The following is a collection of observations about Taiwan, in no particular premeditated order:
While people here are often trying to find ways to be extra polite and pay for other people (their meals, the taxi, and so forth), by and large, they also worship money. I mean this mostly figuratively, except in the case of Ghost Month, in which ghost money is burnt as part of the offerings to the dead ancestors. Before coming to Taiwan I didn’t know that any faiths believed in an afterlife that included a financial economy.
Rich people pay their workers small wages in many cases, and cheap foreign labor (largely Filipino) doesn’t help things. Essentially, material values reign in the place of spiritual values, though the Chinese traditions seem to remain glued to society, though often in ways that mock themselves, as illustrated by the burning bags of Doritos for the spirits of the dead.
This brings me to my next observation, which somehow took me more than 2 months to learn: that in Chinese culture the number corresponding to one’s age is +1 compared to the West. When an infant is born, he or she is officially considered one year old by the Taiwanese. I suspect this goes along with the traditional expectations with respect to family. The age of adulthood is around 25 here, and parents and grandparents continue to have a lot of influence throughout the adulthood of their kids and grandchildren. I see more grandparents with small children here than I did in the U.S. But one crucial difference that the Taiwanese have from the mainland Chinese in this regard, is that women are not expected to marry while they are young, and often not at all. Mainland Chinese women are considered ‘leftover’ if they’re still unmarried at age 27.
There’s very little “life is about the journey” mentality here, as far as I can tell. You get where you’re going, move on to the following task, and so on.
While the driving skill here is poor, public transportation in Taiwan is superior to everywhere I’ve experienced thus far. Buses and trains start and stop according to their schedule. People wait in orderly lines for subway doors to open, allow the passengers to disembark, and then walk on. If you step on the yellow line at the edge, there are employees who will immediately blow a whistle telling you to keep away from the edge. Taxis are clean, and taxi drivers are polite. The same is true for buses. I get the overall sense that when taking public transportation, people do their best to avoid taking up space and to remain in their designated area. This is kind of the opposite experience of walking down the street, where scooters obstruct the sidewalk and force you to walk close to passing traffic. In Taiwan, you can trust strangers (including strangers who do low or unskilled labor for low pay) to do their jobs effectively and treat their customers with a high amount of friendliness and helpfulness. Many people are disincentivized from actively pursuing higher-wage jobs because the rate of pay isn’t much higher. Homeless and impoverished people do exist, but there are very few and I don’t usually see them.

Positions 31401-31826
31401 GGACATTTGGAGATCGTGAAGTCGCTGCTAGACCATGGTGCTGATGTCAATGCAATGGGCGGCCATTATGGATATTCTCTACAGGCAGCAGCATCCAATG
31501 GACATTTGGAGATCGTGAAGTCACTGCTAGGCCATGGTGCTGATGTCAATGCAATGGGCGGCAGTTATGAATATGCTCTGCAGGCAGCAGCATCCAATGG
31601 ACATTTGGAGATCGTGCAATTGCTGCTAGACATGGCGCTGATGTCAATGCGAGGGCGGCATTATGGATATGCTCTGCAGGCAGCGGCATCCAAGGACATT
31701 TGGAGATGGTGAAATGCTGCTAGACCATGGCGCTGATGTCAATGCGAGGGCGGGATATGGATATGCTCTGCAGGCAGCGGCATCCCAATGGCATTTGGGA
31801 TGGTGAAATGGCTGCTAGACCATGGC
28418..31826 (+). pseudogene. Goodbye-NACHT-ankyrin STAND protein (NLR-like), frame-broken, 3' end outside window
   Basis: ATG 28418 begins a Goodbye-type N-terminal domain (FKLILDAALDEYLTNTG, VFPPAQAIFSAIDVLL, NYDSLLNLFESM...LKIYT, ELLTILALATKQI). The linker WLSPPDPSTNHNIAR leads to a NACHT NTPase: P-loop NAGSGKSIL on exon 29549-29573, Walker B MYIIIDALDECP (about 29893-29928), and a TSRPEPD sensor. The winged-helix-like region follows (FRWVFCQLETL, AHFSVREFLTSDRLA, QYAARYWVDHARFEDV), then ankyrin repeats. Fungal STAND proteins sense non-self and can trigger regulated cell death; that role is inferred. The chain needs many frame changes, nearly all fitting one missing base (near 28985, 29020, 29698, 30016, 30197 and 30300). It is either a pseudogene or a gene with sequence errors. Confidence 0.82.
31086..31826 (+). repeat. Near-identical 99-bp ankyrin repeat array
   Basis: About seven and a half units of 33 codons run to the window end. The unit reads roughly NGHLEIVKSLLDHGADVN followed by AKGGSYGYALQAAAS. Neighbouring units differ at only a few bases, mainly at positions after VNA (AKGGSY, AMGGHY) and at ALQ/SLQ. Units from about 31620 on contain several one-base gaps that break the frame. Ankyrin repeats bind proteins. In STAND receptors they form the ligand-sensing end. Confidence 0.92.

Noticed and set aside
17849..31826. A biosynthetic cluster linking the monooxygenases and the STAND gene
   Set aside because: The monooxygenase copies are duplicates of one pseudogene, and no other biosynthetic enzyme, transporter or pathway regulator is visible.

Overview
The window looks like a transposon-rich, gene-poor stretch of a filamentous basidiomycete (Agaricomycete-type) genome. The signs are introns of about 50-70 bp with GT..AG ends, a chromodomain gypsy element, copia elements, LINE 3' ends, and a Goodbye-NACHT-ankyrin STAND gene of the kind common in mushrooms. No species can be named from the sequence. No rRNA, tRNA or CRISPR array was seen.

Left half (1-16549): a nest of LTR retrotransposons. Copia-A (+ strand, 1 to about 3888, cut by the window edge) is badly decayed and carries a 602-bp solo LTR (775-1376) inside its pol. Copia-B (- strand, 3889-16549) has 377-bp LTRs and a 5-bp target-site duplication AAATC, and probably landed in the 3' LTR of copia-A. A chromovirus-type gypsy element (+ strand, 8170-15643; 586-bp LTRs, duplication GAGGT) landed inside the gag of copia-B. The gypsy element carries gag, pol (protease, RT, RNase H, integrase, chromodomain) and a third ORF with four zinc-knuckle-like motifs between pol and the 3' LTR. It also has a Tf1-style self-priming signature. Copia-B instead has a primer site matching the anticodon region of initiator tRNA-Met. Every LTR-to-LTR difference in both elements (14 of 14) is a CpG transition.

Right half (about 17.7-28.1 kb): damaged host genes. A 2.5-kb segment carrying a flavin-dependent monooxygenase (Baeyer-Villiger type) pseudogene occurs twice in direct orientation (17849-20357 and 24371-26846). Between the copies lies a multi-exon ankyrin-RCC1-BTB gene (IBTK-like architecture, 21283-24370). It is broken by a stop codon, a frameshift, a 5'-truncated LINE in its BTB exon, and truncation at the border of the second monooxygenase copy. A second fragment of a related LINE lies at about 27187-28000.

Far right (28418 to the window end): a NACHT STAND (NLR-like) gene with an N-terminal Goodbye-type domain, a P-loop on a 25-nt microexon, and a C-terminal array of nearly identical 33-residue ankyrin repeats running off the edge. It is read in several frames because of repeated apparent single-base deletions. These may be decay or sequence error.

A foreigner who has lived in Taiwan for fifteen years told me that with Taiwanese women, you have to subtract five years from their actual age to determine a) how old they look, and b) their maturity level. Thus according to this equation, a twenty-seven year old Taiwanese girl looks and acts like a twenty-two year old, a twenty year old like a fifteen year old, etc. etc. A Taiwanese woman told me she thinks Western women appear younger than their actual age, and says this is because Asian women “aren’t so used to exercise,” so old Taiwanese women appear to age more dramatically. It’s true that more than once, I’ve underestimated girls’ ages here, but this is probably just a matter of adjusting to what people look like and getting more and more used to the sensory perceptions involved in daily life.
One of those sensory perceptions is smell, and at Alishan I bought some chopsticks that, for whatever reason, emanate a kind of smell I associate with being in nature in a log cabin. Equipped with said chopsticks I am finally able to eat rice and noodles in a civilized manner.
…the surface is just beginning to be scratched. The language barrier is significant, which is of course more than just a tool to communicate, but also a pathway into thousands of years of history and culture and alternative perspectives on all sorts of things. I thought I could just jump in and splash my way into fluency, but like the high tide at Kenting, it just ends up overwhelming you, shoving you down below the surface.